Like people, co-op and condo buildings come in all shapes and sizes, and have different personalities and tastes. Regardless of size however, all buildings face similar challenges – coping with ever-increasing numbers of deliveries, for example, or facilitating communication of service requests and important community information. Technology can offer solutions for these everyday needs – but the technology developed to address those needs is not always easily adaptable to smaller communities. A 200-unit high-rise with a plethora of amenities most likely has a staff with doormen, handymen, etc., while a 12-unit building with a shared backyard and one charcoal grill almost certainly does not – and may not even have a full-time super. Many management-tech packages available today are designed with larger buildings with permanent staff and even on-site management in mind, leaving smaller communities to muddle through on their own – but fortunately, that's changing.
What Do Small Buildings Need?
Neil Golub is the Director of Sales for Carson, a technology firm that specializes in serving small co-op and condo communities. They partner with BuildingLink, a management and administrative tech platform scaled more for larger, fully staffed buildings. According to him, the operational differences between small and large communities are sharpest when it comes to managing deliveries, though amenities, communication, monitoring Airbnb use, security, tech implementation/integration, and staffing also require special consideration in a smaller environment.
“People may not realize that living in a smaller building can be more challenging than life in a larger building,” Golub says. “I've also heard property managers say that the smaller buildings can be much more difficult to manage, despite having fewer residents.”
And why is that? “For starters,” says Golub, “there tends to be less staff on-site. Larger buildings are typically staffed with a doorman, live-in superintendent, maintenance porter and have daytime janitorial. Really large complexes also feature a management office on premises.”
Having employees around is handy for any array of reasons. To cite just one example: in a large building staff can collect package deliveries and hold them for resident pickup. In a small building with no on-site staff, other provisions must be made for securing packages. “With full staff on site, management operations tends to run smoother,” adds Golub, “and there's more fluid building communication with the use of resident-facing software like BuildingLink, MyBuilding and ActiveBuilding, which have become standard tools in these fully-staffed buildings.”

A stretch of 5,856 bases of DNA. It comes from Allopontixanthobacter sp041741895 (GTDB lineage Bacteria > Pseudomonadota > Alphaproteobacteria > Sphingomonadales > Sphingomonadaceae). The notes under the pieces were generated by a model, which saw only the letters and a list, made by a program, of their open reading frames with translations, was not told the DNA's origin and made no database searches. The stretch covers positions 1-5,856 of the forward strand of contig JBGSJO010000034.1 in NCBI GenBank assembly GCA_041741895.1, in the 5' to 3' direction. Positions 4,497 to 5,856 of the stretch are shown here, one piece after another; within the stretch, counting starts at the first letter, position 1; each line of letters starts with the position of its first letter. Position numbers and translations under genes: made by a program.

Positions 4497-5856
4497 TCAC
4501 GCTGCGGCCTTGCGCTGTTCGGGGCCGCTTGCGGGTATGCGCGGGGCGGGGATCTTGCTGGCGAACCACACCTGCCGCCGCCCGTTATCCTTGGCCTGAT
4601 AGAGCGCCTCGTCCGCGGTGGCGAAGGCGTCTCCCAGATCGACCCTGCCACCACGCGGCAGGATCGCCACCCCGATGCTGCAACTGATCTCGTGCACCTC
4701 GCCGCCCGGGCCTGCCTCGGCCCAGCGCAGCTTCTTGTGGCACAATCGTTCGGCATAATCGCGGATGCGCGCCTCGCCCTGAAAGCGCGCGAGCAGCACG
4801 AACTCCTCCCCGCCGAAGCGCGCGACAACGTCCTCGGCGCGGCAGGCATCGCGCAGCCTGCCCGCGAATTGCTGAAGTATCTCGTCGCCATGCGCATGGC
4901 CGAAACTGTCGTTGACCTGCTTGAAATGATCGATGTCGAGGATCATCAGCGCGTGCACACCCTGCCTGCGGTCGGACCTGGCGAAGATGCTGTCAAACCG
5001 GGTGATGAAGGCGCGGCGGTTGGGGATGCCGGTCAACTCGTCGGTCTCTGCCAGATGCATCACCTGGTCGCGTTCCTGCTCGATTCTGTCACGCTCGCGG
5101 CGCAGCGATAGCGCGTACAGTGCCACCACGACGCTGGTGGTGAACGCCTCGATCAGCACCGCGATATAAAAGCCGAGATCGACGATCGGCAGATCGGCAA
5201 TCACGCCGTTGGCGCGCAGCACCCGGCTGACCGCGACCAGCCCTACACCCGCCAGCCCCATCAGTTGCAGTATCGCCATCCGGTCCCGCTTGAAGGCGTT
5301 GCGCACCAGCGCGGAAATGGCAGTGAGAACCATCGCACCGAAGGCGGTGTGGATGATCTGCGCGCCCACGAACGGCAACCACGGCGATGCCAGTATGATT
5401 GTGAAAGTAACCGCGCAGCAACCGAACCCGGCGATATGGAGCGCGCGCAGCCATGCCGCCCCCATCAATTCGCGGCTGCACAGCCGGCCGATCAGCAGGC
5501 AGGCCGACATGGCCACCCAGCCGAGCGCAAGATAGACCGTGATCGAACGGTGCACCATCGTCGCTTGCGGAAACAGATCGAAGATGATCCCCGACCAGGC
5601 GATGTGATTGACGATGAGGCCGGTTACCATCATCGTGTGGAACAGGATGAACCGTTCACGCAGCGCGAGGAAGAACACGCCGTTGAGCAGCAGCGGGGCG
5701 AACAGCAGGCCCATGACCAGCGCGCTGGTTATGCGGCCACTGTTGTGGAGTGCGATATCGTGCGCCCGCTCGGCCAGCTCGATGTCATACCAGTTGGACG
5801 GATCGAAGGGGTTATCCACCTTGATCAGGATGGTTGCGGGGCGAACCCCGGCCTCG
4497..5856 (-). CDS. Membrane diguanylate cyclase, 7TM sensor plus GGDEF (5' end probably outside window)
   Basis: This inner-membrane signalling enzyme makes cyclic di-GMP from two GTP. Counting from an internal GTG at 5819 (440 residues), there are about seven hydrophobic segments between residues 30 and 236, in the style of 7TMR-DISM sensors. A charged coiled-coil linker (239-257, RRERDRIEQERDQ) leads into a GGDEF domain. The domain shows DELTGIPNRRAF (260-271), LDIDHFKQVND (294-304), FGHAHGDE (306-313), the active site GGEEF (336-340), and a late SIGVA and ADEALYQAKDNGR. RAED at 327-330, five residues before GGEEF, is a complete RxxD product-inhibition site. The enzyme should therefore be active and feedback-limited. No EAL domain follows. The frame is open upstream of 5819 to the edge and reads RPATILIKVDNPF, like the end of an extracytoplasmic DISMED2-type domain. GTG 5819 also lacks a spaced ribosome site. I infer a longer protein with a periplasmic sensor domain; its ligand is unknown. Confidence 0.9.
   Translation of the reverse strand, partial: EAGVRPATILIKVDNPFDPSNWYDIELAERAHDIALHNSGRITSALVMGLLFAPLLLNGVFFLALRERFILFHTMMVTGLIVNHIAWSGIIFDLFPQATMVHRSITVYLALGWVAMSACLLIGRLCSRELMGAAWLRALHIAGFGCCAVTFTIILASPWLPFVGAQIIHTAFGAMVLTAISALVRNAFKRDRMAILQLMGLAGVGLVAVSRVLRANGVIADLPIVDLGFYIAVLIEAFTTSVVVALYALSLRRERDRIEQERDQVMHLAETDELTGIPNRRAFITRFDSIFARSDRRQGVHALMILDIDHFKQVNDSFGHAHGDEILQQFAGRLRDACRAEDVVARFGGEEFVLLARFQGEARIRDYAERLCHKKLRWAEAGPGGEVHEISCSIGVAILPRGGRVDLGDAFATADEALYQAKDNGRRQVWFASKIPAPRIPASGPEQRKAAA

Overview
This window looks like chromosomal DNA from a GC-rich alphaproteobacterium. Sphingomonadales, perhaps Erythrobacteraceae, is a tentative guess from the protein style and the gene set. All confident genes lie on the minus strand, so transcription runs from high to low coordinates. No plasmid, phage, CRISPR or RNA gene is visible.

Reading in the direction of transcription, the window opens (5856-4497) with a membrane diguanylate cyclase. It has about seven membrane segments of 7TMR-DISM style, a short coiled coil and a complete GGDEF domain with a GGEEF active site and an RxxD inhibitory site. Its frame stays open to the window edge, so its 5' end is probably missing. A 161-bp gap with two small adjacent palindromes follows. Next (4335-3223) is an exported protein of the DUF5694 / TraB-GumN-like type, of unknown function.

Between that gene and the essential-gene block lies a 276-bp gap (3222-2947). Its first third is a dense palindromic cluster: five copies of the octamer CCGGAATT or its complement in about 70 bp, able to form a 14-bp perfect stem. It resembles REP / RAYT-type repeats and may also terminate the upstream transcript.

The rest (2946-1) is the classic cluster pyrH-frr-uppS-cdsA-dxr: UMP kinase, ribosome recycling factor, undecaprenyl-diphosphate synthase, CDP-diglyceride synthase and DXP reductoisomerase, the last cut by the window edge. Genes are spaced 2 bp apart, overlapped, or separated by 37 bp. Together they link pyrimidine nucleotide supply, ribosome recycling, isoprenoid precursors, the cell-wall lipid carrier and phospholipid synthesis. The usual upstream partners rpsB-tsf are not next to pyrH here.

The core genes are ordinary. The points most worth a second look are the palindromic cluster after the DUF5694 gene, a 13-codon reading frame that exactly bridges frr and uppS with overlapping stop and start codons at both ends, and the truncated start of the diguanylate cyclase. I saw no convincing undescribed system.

A Matter of Scale
Given that “The likelihood of a 20-unit building having staff – a doorman, for instance – is slim,” Golub says that “Communication tends to be handled through paper notices and email. Building access, especially for package deliveries, has become problematic in unstaffed buildings.” Of his own experience, he says that “Once we had a baby, we were forced to move to a doorman building because it was imperative to have dependable package delivery. Missing a diaper delivery was not an option for our family.”
For smaller communities – and those who love living in them – there are several tech-based solutions available, including products like Virtual Doorman, Cyber Doorman, and Academy Mailbox. Golub's firm also offers a remote doorman service that provides residents with instant notification of deliveries. “Guests and service providers have a convenient way of getting into the building,” he explains. Other services provided through the Carson app include service requests, payments, camera security for all entrances, and communications between residents and management through one integrated app, just as larger buildings have – just tailored to the needs of a smaller community.
While the more popular components of these services sought by smaller buildings tend to involve package delivery and security, whether the application of these services works as intended in those communities “depends on functionality for the building,” says Stuart Halper, vice president of Impact Realty, a management firm based in Manhattan that manages many smaller co-op and condo properties. “Some buildings adapt well, and some don’t. These services are usually ‘sold’ as part of a luxury building environment, where residents expect them. Smaller buildings are different. They may not want to spend the money. It’s very popular with younger residents, not so much with older people.” The popularity of these applications may increase as the general population of the buildings become younger and more comfortable with tech-based solutions delivered via smartphone or tablet.
The ultimate good news though, is that products specifically intended to smooth the operations of smaller buildings and associations exist. Smaller co-op and condo communities can opt for the same level of technology provided to their larger cousins, and on a platform custom-designed for their needs – it's just a matter of choosing the right product and getting buy-in from the people who will ultimately make use of it.